Jobs’ Mob had a security feature that allowed attackers to bypass macOS System Integrity Protection (SIP) and install “undeletable” malware while accessing private data on a Mac. Obviously, this feature was proof that Apple’s software designers were geniuses and ahead of their time, and soon everyone would follow them in designing security bugs like this one.
Fortunately for Apple, Vole spotted the vulnerability, which it nicknamed “Migraine” presumably because it would give the Tame Apple Press a headache trying to explain.
It allows an attacker to perform arbitrary operations on a Mac, hide malicious files from all monitoring tools, and expand the scope of the malware to attack the system’s kernel.
The irony is that SIP was designed as a security mechanism for macOS that stops potential malware from changing folders and files by preventing applications from gaining root access to the operating system.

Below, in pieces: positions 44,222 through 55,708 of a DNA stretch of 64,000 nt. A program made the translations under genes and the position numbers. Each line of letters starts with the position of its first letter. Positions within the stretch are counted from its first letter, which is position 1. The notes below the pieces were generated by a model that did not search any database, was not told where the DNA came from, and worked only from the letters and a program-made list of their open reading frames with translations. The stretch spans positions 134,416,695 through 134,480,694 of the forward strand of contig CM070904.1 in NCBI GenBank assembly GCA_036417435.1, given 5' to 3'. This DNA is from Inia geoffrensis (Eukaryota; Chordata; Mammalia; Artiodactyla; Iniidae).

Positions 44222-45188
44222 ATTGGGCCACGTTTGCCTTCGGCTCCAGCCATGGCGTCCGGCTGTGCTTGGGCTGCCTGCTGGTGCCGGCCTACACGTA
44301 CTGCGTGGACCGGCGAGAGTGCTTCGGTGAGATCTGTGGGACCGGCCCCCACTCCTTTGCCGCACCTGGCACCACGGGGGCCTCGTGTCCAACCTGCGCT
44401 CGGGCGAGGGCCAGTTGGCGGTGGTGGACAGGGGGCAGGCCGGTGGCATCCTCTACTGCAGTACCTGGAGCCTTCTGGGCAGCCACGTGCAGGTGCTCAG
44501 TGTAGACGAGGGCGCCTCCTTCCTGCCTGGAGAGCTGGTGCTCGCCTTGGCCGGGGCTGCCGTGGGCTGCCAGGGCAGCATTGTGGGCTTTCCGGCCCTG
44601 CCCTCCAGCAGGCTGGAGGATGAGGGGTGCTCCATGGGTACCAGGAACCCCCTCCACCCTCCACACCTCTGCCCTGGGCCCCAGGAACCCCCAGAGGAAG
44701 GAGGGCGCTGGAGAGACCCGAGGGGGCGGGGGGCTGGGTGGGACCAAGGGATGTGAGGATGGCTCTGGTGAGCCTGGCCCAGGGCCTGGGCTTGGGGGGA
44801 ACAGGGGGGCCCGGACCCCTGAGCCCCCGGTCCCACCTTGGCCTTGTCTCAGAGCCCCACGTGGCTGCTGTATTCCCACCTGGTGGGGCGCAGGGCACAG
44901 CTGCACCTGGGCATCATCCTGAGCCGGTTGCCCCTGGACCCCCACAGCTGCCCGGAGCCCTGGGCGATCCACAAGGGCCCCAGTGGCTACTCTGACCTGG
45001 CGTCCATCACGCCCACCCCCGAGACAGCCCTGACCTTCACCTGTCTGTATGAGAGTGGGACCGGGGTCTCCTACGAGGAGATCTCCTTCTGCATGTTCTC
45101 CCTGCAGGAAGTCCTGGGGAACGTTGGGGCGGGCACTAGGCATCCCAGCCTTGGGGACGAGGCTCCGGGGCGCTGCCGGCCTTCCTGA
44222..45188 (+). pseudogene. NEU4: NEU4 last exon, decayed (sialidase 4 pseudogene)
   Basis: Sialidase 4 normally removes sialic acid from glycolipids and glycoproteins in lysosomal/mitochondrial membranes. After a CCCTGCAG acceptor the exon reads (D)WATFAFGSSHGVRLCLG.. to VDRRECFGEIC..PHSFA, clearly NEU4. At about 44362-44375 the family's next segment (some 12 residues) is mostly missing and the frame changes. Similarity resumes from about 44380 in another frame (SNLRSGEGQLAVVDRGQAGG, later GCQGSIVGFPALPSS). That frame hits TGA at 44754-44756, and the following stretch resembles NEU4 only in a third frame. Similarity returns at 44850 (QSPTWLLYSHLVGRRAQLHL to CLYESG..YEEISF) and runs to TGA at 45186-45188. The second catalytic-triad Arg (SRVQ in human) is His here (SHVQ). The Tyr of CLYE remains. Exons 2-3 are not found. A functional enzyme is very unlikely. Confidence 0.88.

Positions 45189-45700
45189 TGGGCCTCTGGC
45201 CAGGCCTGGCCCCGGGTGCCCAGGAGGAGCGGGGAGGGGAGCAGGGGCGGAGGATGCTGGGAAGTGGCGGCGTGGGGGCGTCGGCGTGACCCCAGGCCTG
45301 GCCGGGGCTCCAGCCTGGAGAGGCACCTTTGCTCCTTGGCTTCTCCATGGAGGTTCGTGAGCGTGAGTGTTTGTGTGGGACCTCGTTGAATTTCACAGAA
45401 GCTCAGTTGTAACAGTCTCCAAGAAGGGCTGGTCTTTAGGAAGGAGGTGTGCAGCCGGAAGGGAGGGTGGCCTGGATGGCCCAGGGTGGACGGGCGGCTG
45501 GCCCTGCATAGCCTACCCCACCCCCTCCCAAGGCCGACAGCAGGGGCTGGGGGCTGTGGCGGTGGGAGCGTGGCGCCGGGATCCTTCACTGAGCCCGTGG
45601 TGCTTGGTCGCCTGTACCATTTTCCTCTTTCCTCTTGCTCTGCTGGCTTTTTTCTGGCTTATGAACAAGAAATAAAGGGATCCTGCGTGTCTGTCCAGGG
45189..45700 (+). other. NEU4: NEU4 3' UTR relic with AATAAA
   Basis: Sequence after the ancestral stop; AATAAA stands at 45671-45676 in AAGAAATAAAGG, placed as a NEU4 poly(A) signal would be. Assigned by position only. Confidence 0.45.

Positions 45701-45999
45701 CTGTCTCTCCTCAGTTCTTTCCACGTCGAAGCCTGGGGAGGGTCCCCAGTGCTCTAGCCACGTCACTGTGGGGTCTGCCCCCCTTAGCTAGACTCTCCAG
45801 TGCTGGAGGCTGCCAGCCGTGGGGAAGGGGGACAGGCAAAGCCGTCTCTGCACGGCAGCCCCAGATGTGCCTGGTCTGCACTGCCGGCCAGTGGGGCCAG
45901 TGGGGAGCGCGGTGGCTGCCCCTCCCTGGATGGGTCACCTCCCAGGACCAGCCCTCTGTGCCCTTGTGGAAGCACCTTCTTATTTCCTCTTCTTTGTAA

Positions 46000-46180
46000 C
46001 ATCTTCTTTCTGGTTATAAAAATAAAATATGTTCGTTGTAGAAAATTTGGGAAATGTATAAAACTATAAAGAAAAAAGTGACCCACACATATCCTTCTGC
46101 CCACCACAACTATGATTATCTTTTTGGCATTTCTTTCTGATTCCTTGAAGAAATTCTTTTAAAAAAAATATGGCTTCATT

Microsoft found that SIP could be bypassed by exploiting a special entitlement designed by Apple that grants unrestricted root access to the macOS Migration Assistant tool, which helps users transfer data from a Mac or Windows PC to another Mac.
As the Migration Assistant Tool is usually only accessible during the setup process of a new user account, Microsoft altered the tool to run while the user was still logged in and without physical access to the Mac.
This alteration caused the app to crash, so security researchers ran Setup Assistant in debug mode, disregarding changes to the Migration Assistant Tool.